Tuesday, September 29, 2009

Major on the Majors

Do you worry about your teen's haircut more than his or her grades? If so, you're not majoring on the majors. We need to focus on the important things in life and in business.

Quite a few years ago, I went to a meeting at headquarters. A bar code system was demonstrated and the discussion centered on using the system for tracking labor. People would scan in as a check-in for any of the production lines. We would have a record of who worked on the line and on which products produced that day. A neat system if it worked. However, we were focusing on the wrong things. In my normal learning mode (though some consider it as rebellious), I asked how much labor was to the total costs proportionally. In this case, labor was 4% of the total costs. Material was 60%. Freight was 12-15%. I suggested that if we're going to spend $1 million dollars on a system, that we use the system for materials. It's much more costly when we lose or scrap a pallet of steel than if Joe is working on an assembly line making $15/hr when the budget is $14/hr. For this company, the labor change amounted to pennies per unit. Not a major cost component. The answer to my question: "we've already made the decision to spend the money on this system to track labor." The outcome: the system didn't work and was scrapped in less than 3 months. I don't know if it would have worked tracking material either, but it would have been worth further investment to fix it for these major costs.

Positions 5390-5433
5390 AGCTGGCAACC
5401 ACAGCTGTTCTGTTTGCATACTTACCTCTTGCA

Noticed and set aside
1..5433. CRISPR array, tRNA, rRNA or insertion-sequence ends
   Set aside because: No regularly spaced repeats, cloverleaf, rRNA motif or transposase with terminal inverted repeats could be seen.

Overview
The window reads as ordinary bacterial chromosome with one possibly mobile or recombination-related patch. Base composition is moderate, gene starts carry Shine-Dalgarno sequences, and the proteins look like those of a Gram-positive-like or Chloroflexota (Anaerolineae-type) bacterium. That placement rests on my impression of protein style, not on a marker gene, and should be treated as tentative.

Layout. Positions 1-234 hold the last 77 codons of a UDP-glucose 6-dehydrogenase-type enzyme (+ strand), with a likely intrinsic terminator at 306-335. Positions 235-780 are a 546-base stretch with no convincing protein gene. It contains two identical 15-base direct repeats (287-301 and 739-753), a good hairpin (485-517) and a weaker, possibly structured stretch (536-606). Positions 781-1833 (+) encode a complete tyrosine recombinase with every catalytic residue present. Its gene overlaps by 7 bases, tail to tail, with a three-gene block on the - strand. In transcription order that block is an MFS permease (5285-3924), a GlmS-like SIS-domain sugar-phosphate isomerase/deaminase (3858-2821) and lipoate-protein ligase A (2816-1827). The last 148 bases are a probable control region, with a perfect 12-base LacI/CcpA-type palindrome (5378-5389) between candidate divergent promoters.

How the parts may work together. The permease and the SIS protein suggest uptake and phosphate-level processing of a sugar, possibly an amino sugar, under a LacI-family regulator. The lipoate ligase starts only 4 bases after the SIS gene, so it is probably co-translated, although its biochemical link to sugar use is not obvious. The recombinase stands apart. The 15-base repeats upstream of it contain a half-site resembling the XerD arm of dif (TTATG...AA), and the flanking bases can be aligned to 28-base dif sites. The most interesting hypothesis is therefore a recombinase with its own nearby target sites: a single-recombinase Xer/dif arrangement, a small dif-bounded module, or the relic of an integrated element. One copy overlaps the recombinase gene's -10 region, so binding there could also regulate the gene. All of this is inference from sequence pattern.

Likewise, when many companies go into costs and expense reductions, especially in these recessionary times (yes, I know it's been declared over), too many people focus on the easy stuff: travel, office supplies, perks, etc. If you cut all of them out, how much of the budget would be reduced? 5%? 10%? More if you're lucky? If we're need to make a dramatic impact, we need to look at the major expenses. If we cut them by 10%, we might save as much as asking everyone to supply their own pens and paper. And we probably won't damage morale because we're doing the right things, not just the easy things.

We can overlook small errors, too. Let's save our anger for the big mistakes, the unsafe behaviors, the nearly catastrophic contract-killing clauses that slipped through. Let's not get bothered too much by the incorrect invoice, the damaged part or the forgotten reply to a voice mail. (Unless it's a pattern...but that's the subject of another blog posting!)

Remember: Major on the Majors, and minor on the minors.

No comments:

Post a Comment